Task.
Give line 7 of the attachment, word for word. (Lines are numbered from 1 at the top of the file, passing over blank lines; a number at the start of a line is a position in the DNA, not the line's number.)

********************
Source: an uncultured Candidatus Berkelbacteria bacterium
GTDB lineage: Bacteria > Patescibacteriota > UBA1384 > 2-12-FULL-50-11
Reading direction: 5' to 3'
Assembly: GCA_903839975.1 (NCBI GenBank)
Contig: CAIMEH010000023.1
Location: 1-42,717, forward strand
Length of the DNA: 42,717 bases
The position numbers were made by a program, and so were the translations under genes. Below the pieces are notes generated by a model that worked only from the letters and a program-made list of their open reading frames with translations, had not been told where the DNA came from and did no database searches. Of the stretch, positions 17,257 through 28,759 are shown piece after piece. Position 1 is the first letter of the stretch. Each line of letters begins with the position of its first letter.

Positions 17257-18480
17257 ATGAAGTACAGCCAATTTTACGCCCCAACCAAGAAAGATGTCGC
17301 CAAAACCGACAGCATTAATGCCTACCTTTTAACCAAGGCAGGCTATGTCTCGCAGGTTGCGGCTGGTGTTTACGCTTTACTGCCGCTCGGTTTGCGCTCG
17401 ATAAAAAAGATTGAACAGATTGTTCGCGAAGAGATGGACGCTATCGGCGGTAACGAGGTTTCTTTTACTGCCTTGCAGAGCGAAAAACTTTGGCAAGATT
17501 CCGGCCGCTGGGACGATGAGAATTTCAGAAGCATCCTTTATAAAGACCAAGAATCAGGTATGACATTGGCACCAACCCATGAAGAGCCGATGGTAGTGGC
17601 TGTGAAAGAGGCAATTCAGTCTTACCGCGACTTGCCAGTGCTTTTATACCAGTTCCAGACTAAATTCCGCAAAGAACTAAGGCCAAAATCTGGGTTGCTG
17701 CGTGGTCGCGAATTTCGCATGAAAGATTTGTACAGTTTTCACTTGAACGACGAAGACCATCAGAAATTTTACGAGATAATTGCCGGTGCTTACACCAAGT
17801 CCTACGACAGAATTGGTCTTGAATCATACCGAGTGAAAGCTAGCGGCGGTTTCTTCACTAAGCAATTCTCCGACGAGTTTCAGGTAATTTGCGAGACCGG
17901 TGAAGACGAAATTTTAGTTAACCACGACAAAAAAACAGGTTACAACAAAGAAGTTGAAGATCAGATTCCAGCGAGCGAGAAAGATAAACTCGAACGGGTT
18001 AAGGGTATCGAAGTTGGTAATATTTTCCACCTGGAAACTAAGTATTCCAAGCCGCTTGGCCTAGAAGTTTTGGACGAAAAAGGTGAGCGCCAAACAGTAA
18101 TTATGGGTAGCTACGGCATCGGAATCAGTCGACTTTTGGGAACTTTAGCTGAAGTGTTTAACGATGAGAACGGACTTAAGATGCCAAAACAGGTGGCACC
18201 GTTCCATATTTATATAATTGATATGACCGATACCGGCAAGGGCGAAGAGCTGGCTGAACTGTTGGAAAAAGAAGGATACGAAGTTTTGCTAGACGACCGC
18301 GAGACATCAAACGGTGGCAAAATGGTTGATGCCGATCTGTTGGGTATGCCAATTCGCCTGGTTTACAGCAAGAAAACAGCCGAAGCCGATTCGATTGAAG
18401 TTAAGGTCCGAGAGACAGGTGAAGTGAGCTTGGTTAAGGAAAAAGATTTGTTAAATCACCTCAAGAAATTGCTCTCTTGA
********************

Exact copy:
Length of the DNA: 42,717 bases